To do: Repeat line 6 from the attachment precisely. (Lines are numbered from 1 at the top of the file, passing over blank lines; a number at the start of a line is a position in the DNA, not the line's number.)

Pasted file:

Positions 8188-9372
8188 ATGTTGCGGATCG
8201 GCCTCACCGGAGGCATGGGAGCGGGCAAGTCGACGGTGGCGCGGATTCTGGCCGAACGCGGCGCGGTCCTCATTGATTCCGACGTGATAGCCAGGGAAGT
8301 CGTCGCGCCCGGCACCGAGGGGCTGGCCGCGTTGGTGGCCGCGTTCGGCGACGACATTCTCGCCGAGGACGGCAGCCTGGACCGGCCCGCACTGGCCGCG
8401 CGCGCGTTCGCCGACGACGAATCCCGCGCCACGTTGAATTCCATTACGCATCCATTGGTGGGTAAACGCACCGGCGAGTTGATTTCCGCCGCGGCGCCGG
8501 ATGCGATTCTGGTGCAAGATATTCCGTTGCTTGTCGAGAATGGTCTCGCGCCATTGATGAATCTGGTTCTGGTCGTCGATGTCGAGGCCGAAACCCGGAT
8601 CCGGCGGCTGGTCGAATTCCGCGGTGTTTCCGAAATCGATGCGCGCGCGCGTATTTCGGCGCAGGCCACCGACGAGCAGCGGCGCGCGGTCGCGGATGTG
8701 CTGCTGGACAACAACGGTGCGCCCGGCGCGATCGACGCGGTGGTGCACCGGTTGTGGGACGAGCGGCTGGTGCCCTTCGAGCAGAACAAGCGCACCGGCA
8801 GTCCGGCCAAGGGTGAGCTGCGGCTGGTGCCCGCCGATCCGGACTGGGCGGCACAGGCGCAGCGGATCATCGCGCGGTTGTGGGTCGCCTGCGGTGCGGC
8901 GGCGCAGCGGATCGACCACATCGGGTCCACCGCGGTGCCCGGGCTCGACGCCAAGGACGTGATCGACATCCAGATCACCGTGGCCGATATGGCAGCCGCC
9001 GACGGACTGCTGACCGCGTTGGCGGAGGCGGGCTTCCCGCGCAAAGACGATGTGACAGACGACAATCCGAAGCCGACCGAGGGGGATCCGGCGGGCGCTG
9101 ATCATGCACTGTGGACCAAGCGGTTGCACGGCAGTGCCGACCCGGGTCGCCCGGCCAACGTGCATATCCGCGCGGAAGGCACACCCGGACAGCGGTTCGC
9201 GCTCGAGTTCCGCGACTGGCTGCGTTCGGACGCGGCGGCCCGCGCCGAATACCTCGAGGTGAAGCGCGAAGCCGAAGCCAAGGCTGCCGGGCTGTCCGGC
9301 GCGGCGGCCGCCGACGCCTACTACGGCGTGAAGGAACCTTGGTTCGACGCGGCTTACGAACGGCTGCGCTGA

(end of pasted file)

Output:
8501 ATGCGATTCTGGTGCAAGATATTCCGTTGCTTGTCGAGAATGGTCTCGCGCCATTGATGAATCTGGTTCTGGTCGTCGATGTCGAGGCCGAAACCCGGAT